Curiously, the only way to properly and understandingly read John’s writing is, in this author’s opinion, with a thoroughgoing comprehension of the cosmological metaphors he employs. The very element we see as a stumbling block is the key to deciphering the text. This is my assertion: All the enigmatic imagery John used in his great Apocalypse (Revelation) in the New Testament is based in cosmic imagery, the common denominator in all ancient cultures and religions.

We see this cosmic symbolism everywhere in ancient cultures, from their myths and legends to their sacred traditions and religious iconography. Certainly, it is on display for all to see in their monuments, temples and texts. To our eyes, it looks like paganism, the worship of cosmic gods and goddesses, chaos monsters and world threatening dragons. But a careful parsing of those riotous images and conflicting imagery, looking back into the past at the original archetypes and motifs instead of the later variations and elaborations, we discover a commonality that is otherwise hidden. That commonality became the common denominator for prophetic imagery.

As it turns out, John’s seemingly indecipherable book is a missionary tract, intended for investigators and new converts. John rehearsed all the primary themes of ancient religious lore from his day to illustrate how it fit into the new religion of Christ and to lay claim to ancient roots for the new Christian religion. It was a conversion tool, used to persuade pagans who held these cosmic traditions as sacred that Christianity honored, respected and incorporated their former beliefs and traditions, that they were all intended to point to and culminate in Christ.

Revelation, then, is more of a rehearsal of past catastrophic events and the cosmic images that went with them than it is a prediction of the future. There’s where mainstream Christianity went wrong. We believe John was looking primarily to the future in his tome, when he was, instead, looking to the sacred, cosmic traditions of the past.

So, Nibley was right. “Cosmisim,” as he dubbed it, is a key component of the Restored Gospel, just as it is in John’s Revelation. Upon serious consideration, how could it be anything less? We encounter cosmic imagery at every turn in Mormonism: in Doctrine and Covenants, in The Pearl of Great Price (especially there), in the Book of Mormon, in the teaching of Joseph Smith and on the exterior walls of our modern temples and in our sacred endowment. It is the cosmological side of the Restored Gospel.

Yet today’s Mormons eye the concept of sacred symbolism with suspicion and misgivings. Like their Christian cousins, today’s church members, for the most part, see sacred, cosmological symbolism as either inconsequential, having no real merit, or a satanic effort to distract us from the teachings of Christ, a perversion of truth, foreign to the gospel of Jesus Christ and the antithesis of Christianity.

So in that context, would it be heretical to suggest that the revised view of prophetic pronouncements espoused by this author, using cosmological imagery from hoary antiquity, is the very mechanism by which, as Moroni declared, John’s Revelation will be “unfolded in the eyes of all the people”? There is only one way to know for sure: Put it to the test. Study these concepts and then apply them.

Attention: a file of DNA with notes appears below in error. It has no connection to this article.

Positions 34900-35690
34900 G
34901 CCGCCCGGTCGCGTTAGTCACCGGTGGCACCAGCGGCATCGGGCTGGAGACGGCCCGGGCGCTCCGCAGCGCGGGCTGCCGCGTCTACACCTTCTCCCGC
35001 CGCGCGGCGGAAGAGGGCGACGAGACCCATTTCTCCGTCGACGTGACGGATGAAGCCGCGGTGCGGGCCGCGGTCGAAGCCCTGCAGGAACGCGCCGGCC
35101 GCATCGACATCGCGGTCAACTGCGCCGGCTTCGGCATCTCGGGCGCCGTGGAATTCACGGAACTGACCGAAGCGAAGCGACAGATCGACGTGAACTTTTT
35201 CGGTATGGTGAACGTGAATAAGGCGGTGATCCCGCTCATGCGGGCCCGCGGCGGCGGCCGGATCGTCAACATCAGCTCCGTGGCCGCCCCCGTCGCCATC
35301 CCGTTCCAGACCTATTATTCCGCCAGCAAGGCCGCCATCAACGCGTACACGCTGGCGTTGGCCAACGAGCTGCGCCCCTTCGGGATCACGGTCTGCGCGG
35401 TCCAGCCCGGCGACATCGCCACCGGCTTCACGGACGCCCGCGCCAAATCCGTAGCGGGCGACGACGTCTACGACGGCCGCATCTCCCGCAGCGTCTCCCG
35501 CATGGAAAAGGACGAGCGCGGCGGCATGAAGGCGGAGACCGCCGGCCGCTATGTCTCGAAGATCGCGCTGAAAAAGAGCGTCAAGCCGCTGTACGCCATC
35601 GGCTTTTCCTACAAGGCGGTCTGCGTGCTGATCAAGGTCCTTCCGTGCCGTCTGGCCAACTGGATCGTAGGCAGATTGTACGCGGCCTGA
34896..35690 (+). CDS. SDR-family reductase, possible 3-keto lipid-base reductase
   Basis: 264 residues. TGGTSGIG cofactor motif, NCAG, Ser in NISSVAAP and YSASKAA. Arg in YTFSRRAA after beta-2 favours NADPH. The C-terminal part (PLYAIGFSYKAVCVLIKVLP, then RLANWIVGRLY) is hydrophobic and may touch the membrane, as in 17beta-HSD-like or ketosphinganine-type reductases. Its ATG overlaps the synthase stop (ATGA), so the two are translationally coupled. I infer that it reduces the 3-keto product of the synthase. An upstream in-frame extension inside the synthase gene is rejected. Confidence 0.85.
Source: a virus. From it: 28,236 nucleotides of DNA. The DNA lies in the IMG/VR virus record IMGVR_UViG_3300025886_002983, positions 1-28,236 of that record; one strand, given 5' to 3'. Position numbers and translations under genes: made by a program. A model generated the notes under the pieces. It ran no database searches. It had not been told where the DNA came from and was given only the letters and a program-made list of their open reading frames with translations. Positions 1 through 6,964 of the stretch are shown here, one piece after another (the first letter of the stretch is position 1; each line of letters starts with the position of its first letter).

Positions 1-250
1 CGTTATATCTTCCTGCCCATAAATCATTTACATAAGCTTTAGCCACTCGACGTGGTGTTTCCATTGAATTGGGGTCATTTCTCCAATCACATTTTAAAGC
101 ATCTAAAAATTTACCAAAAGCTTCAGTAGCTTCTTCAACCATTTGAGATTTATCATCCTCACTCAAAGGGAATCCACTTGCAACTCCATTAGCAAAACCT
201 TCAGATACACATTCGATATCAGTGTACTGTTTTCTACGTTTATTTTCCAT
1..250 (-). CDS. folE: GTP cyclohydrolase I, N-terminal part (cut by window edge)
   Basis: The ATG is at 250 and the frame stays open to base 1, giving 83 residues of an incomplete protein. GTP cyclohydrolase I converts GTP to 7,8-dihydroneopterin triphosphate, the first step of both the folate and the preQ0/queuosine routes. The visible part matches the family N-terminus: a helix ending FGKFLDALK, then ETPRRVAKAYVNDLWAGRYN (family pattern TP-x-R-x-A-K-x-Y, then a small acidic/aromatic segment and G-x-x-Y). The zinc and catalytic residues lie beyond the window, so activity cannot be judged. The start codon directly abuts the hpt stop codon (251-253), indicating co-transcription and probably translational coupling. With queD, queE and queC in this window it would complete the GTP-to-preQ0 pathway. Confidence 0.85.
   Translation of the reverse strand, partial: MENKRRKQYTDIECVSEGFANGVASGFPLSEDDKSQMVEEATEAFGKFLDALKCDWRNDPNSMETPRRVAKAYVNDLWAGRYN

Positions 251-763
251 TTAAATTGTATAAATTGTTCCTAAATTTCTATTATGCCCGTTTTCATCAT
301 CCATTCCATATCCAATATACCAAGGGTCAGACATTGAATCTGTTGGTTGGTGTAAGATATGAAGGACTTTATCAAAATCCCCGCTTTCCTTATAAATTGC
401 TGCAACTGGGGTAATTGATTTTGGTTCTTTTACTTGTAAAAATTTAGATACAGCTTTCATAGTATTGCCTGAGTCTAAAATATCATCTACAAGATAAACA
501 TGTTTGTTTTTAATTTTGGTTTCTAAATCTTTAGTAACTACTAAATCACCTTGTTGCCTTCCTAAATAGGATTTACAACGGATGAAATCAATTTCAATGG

“And then shall my revelations which I have caused to be written by my servant John be unfolded in the eyes of all the people.”

Isn’t it a bit curious, in light of Moroni’s words, that most Mormons still do not understand John’s Revelation? Yet, with the cosmological key, the book becomes “the plainest book,” as Joseph Smith declared it to be. It can then be read like any other document, word by word, verse by verse, with nearly complete comprehension.

I know this much: One need not be a prophet to read and understand the revelations of the prophets, with all their arcane and bizarre imagery. Anyone can read Revelation as easily as they read a newspaper or magazine, as long as they employ a knowledge of the archetypes and motifs of ancient cosmological imagery.

There are hundreds of Latter-day Saints who can now do so because they have taken the time and made the effort to master the imagery and symbolism of the ancients and the prophets.

Would you care to be one of them?

Wednesday, June 26, 2013

The Prophecy Enigma Solved

Decoding the Prophets’ Symbolism

You may have heard of the Bible Code. This is not about that. In fact, the Bible Code, as portrayed in Christian and pop literature, is a fallacy.

This essay is about a very real code, though it was never meant to be such. It happened quite by accident. You are probably very aware of it, though you’ve probably never thought of it as a code.

This is about the Prophets’ Code: the vocabulary or lexicon used by the prophets that I call the “language of the prophets.” It is characterized by the odd and often bizarre imagery found everywhere in scripture, including latter-day revelation. Examples of this imagery are such things as wheels, candlesticks, monsters or beasts, stars, trumpets and references to arcane ideas such as fire from heaven, the heavens reeling to and fro, the moon turning to blood, Alpha and Omega, the Son of Man and so forth.